System: HIP 34707 - All bodies
Distance to Sol: 189.09 ly
Distance To Arrival: 54,720 ls
Age: 712 Million years
Solar Masses: 3.1875
Solar Radius: 0.0000
Surface Temperature: 0 K
Orbital Period: 80,470.9 D
Semi Major Axis: 63.79 AU
Orbital Eccentricity: 0.2931
Orbital Inclination: -55.34 °
Arg Of Periapsis: 53.19 °
Absolute Magnitude: 20.0000
Attractions: None

A white dwarf, also called a degenerate dwarf, is a stellar remnant composed mostly of electron-degenerate matter. A white dwarf is very dense: its mass is comparable to that of the Sun, and its volume is comparable to that of Earth. A white dwarf's faint luminosity comes from the emission of stored thermal energy. The nearest known white dwarf is Sirius B, at 8.6 light years, the smaller component of the Sirius binary star. There are currently thought to be eight white dwarfs among the hundred star systems nearest the Sun. The unusual faintness of white dwarfs was first recognized in 1910. The name white dwarf was coined by Willem Luyten in 1922.

White dwarfs are thought to be the final evolutionary state of stars (including our Sun) whose mass is not high enough to become a neutron star - over 97% of the stars in the Milky Way. After the hydrogen–fusing period of a main-sequence star of low or medium mass ends, a star will expand to a red giant during which it fuses helium to carbon and oxygen in its core by the triple-alpha process. If a red giant has insufficient mass to generate the core temperatures required to fuse carbon, around 1 billion K, an inert mass of carbon and oxygen will build up at its center. After shedding its outer layers to form a planetary nebula, it will leave behind this core, which forms the remnant white dwarf. Usually, therefore, white dwarfs are composed of carbon and oxygen. If the mass of the progenitor is between 8 and 10.5 solar masses (M), the core temperature is sufficient to fuse carbon but not neon, in which case an oxygen–neon–magnesium white dwarf may form. Stars of very low mass will not be able to fuse helium, hence, a helium white dwarf may form by mass loss in binary systems.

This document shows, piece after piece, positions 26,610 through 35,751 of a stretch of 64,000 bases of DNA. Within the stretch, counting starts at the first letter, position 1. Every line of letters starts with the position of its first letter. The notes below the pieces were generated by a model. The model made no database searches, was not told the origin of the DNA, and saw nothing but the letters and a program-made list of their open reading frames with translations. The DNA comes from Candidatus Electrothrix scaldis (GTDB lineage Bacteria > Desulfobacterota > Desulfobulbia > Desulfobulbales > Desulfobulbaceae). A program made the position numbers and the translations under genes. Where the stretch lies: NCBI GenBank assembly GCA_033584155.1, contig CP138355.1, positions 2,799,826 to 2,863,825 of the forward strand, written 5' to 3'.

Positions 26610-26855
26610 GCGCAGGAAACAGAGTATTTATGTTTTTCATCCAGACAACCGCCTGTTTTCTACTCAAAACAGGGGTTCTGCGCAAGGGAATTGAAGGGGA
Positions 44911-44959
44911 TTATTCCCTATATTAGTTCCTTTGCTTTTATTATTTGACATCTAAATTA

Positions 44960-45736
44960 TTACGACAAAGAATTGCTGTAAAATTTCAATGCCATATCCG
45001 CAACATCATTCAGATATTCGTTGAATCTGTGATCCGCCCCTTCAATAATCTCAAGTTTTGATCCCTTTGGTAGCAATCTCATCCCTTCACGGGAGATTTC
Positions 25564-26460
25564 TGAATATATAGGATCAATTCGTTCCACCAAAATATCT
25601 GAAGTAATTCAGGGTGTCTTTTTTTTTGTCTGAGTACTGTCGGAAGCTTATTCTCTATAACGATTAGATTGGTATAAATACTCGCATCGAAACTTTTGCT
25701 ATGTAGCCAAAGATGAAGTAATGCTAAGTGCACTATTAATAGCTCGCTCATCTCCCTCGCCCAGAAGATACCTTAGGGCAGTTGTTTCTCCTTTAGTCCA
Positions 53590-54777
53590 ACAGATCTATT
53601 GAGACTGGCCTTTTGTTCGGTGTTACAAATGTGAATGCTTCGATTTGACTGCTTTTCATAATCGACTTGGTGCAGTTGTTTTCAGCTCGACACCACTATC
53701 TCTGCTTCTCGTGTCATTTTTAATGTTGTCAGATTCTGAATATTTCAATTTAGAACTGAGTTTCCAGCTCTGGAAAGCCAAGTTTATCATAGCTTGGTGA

Black holes are typically the stellar remnants of super massive stars of twenty solar masses or more, that have reached the end of their lives. Nuclear fusion has ceased, and the star collapsed to the most extreme point possible - where gravity was so extreme light can no longer escape. If matter should fall on to such a body, an extreme burst of gamma radiation will be emitted, but otherwise the body is only visible by the gravitational distortion in the vicinity. In many cases black holes can be seen emitting brightly in X-rays because of matter falling on to their surface from a companion body.